HEL will be presenting on the 11th of December at this one day conference organised by the Catalysis Special Interest Group. The topic being presented will be "Reactor Platforms for Rapid development of bio-fuel processes’’. Growing demand for "green" fuels (bio-diesel, bio-ethanol etc) as well as sustainable hydrogen production focused on 2nd
generation fuels produced from non-food sources such as waste and co-product biomass is leading increasingly to the search for metal-based catalyst working at high pressure and temperature with a view eventually to scale-up. This presentation will discuss the features of and experimental data from, miniature reactors that are being widely used for heterogeneous phase catalytic research in both academia and private industry. There are broadly two different requirements for the research reactors - high throughput process screening and medium throughput, detailed process development.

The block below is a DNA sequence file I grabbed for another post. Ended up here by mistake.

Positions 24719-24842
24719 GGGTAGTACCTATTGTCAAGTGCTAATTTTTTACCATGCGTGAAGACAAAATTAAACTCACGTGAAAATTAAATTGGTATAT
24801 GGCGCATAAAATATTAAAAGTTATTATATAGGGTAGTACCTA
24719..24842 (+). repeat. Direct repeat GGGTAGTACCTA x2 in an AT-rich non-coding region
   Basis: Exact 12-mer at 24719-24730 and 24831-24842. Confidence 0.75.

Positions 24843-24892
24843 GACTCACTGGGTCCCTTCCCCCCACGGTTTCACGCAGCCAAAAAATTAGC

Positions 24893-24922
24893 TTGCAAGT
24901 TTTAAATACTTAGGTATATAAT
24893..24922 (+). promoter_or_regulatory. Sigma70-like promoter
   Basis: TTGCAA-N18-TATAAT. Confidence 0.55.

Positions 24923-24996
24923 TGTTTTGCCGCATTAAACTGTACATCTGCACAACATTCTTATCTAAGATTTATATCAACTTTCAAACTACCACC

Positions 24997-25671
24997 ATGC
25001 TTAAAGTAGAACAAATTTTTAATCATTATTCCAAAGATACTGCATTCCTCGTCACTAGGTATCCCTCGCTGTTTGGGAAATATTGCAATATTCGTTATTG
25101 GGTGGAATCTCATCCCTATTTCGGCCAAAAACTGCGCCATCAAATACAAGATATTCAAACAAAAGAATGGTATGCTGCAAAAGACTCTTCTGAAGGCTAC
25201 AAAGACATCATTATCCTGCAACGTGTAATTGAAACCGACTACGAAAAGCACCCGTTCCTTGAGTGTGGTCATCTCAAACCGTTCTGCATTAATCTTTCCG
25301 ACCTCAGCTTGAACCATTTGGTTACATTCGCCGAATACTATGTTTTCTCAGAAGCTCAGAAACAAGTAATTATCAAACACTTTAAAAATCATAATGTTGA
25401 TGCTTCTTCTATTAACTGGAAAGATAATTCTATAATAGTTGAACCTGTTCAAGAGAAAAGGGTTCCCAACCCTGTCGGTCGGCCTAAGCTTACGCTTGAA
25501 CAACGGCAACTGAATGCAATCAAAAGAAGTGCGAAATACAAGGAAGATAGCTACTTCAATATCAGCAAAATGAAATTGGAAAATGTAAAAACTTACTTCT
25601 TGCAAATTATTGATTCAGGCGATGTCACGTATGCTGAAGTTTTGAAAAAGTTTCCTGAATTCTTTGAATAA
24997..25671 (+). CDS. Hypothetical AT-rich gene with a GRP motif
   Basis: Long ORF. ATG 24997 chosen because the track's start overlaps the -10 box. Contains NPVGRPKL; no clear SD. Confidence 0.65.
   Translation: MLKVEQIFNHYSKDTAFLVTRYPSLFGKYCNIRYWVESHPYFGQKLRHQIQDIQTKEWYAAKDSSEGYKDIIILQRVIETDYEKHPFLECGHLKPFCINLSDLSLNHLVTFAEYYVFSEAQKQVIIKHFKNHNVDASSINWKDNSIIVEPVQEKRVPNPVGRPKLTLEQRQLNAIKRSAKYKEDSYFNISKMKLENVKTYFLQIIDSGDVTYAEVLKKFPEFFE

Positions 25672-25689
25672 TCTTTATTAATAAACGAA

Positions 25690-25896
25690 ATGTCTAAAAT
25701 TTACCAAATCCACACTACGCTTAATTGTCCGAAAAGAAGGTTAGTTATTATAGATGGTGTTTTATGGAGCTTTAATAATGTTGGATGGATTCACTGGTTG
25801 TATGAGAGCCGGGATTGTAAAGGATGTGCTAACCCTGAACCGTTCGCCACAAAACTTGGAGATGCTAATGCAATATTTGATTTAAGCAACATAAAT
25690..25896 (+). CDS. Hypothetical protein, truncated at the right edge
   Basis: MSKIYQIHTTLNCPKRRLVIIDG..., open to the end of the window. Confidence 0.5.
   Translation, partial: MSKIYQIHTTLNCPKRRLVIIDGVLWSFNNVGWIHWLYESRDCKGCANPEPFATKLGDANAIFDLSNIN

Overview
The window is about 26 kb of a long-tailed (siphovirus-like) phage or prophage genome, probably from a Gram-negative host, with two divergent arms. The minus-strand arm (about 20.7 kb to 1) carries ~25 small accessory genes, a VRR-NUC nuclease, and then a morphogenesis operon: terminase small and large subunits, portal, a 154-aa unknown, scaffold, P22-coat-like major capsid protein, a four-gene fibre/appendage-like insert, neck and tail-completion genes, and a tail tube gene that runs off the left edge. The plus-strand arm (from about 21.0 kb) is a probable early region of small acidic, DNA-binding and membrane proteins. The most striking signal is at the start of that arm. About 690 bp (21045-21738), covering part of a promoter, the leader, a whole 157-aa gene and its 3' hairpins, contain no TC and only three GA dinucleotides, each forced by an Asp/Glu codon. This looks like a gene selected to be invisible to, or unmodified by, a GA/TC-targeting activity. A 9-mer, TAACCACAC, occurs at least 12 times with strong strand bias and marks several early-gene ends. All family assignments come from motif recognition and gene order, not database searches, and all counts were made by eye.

The former involves stirred vials working at very small scale (around 1ml) but in large numbers (16 to 96 typically) so that many different candidate reactions can be compared but with each sample at the same conditions of temperature and pressure. Equipment of this type is widely used for catalyst development as well as catalyst and process screening. By contrast, development of a more detailed process, after catalysts and synthetic routes have been selected, requires each sample to be more precisely monitored and controlled with a typical working volume of around 100ml and typically only 4-8 reactors in parallel. This allows generation of data that can be used to design larger scale process and also to optimise working conditions.
This HEL presentation will use heterogeneous hydrogenation reactions to illustrate the way in which these tools can be used and the data that is produced. The presentation will also discuss the design of a packed-bed, research scale, and continuous flow system for the same types of applications. This can be used to produce of relatively large amounts of product very easily and also to undertake further optimisation of conditions if this is necessary after switching to flow mode. Several different reactions will be demonstrated on the flow system.